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January 23, 2014

Senate Matters: Can mentoring produce more female leaders?

The value of mentoring is evident in the workplace, and particularly so in academia. Mentoring can be an important resource for women’s career development. In 2010, the Board of Trustees elected Patricia E. Beeson as Pitt’s first female provost. As a member of Pitt’s leadership team, she is tasked with enormous and challenging goals. As the most senior female administrator at Pitt, the provost has become a role model for all women on campus. She is aware of the importance of mentoring, particularly for females, and has been involved in several efforts over the past decade at Pitt to improve mentoring programs.

In addition to mentoring, other issues such as childcare/dependent care and leadership and negotiation skills have been identified as important factors for women.

Gender-focused groups at Pitt

In the early 1970s, Chancellor Wesley Posvar created the Advisory Committee on Women’s Opportunities (ACWO).  Through the efforts of ACWO, many programs focused on women were established. This includes the women’s studies program, established in 1972. Today, there are a number of women’s groups on campus, including the Campus Women’s Organization, which focuses on undergraduate women, and the Provost’s Advisory Committee on Women’s Concerns (PACWC), founded in 1983.

In 2004, the Senate established an ad hoc committee for the support and advancement of women at Pitt, headed by Irene Frieze. A subgroup of the ad hoc committee planned the Senate plenary session on mentoring in 2006. Members of the subcommittee worked with Provost Beeson, who was then vice provost for graduate studies and interim vice provost for undergraduate studies, to improve guidelines for investigating complaints about sexual harassment, as well as to create related brochures and on-line training.

In 2007, the Senate established the ad hoc committee for the promotion of gender equity, also chaired by Frieze. For four years, this committee included subcommittees working on child care (and later dependent care); leadership networking and skills development for women; assisting trailing partners to find positions in Pittsburgh; faculty salaries and retention of women, and sexual harassment.  While these issues are highly relevant to females at the University, not all pertain solely to women. Indeed, the gender ad hoc committee included men, and their input has proven valuable.

In 2010, the Senate established the gender discrimination initiatives (GDI) subcommittee, which I chaired. A March 12, 2012, Senate Matters column by Elsa Strotmeyer summarized activities of GDI, which included:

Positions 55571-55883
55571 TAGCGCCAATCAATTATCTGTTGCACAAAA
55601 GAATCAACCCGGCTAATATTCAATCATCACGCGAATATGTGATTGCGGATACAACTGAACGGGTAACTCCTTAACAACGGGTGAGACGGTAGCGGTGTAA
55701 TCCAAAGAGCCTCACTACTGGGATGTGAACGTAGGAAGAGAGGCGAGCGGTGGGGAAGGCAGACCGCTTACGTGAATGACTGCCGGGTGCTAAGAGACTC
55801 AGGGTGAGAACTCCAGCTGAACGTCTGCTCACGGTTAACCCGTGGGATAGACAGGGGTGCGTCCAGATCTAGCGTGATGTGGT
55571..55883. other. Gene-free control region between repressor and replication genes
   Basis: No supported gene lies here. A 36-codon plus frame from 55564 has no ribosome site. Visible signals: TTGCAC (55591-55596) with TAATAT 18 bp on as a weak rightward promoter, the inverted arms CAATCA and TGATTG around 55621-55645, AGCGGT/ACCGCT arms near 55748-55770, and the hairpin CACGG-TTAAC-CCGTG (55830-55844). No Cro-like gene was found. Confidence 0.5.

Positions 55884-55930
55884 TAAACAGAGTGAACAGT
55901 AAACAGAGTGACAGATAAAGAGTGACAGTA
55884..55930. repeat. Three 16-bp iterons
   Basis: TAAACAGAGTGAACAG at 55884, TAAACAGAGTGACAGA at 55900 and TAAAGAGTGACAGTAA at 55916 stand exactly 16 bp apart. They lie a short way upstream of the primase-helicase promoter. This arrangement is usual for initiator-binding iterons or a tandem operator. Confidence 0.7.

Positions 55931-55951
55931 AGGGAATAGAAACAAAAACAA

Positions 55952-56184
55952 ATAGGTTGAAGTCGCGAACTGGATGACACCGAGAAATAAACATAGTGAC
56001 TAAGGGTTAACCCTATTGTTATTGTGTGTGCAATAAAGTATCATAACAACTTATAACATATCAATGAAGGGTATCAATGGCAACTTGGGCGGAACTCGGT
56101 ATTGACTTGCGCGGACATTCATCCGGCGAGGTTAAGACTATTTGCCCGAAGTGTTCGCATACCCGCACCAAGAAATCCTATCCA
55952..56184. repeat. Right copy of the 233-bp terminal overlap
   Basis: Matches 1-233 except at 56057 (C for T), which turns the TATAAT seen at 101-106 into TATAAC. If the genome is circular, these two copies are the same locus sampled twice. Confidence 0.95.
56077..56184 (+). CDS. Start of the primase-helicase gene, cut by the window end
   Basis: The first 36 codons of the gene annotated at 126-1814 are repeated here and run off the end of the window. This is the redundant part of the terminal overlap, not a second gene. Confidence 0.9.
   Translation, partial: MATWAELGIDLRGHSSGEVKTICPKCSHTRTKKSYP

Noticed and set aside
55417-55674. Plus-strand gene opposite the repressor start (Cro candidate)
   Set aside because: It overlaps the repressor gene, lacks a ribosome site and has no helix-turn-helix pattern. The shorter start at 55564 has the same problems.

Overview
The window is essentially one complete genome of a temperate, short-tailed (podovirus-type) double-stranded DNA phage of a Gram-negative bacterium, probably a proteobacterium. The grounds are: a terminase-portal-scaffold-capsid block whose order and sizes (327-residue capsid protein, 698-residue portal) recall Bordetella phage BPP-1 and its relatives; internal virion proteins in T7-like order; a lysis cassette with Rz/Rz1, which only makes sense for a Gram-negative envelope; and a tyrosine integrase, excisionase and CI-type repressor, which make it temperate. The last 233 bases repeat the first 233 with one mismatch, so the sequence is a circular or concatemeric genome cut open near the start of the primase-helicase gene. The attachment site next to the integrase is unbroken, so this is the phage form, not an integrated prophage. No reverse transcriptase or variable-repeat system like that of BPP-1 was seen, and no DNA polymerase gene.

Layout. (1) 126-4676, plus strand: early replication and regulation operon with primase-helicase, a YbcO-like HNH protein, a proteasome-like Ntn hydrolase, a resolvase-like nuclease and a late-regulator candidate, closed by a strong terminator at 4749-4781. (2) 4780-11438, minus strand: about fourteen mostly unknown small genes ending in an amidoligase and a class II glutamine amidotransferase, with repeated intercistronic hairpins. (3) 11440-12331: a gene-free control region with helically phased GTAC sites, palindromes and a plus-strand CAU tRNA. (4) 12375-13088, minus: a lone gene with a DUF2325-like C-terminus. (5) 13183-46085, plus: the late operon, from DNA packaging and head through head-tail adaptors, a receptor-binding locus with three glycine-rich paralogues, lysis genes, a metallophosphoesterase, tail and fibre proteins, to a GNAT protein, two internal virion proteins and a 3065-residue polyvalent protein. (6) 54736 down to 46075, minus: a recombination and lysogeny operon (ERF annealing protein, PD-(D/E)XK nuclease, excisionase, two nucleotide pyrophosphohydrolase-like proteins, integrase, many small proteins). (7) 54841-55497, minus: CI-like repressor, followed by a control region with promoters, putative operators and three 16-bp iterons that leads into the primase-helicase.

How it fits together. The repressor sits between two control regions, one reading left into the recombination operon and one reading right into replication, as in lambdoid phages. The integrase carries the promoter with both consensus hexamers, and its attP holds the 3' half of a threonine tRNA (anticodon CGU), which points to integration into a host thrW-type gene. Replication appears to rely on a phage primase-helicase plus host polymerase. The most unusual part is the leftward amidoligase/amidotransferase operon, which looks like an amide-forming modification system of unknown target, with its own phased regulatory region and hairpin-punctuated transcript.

• Identification of lactation rooms on campus. The Pitt HR website now lists 16 such rooms.
  • Establishment of sick-childcare facilities on campus. There now is a childcare room available for mildly sick children at the Children’s Center of Pittsburgh near Magee-Womens Hospital.
  • Creation of University policies for non-tenure stream faculty contracts. There are new, written recommendations for non-tenure stream faculty, which were approved by Senate Council.
  • Improving negotiation skills. Several relevant local workshops have been identified.

Mentoring programs at Pitt

While there has been progress as described above, challenges remain. Mentoring is one of the chief underdeveloped strategies contributing to the promotion of women. Several departments have developed mentoring programs for their faculty and staff, but the majority of Pitt departments have no structured mentoring program.

I currently am a member of a PACWC subcommittee focused on improving the mentoring process at the University.  This initiative was started about a decade ago. As PACWC begins identifying structured mentoring programs already established at Pitt, it is our objective that all University departments on all five campuses offer established, structured mentoring programs to their students, post-docs, faculty and staff, thus resulting in the output of more successful women.

As the University develops more programs that can help promote women, how can Pitt better communicate these programs to assist females in their pursuit of success? In addition to seeking mentoring programs in every University department, the PACWC subcommittee is aiming for the development of a well publicized and useful website that would be accessible to both mentors and mentees at all levels at Pitt.


Kacey G. Marra is a member of PACWC and was chair of the Senate’s gender discrimination initiatives subcommittee. She is an associate professor of plastic surgery with a secondary appointment in bioengineering. She can be reached at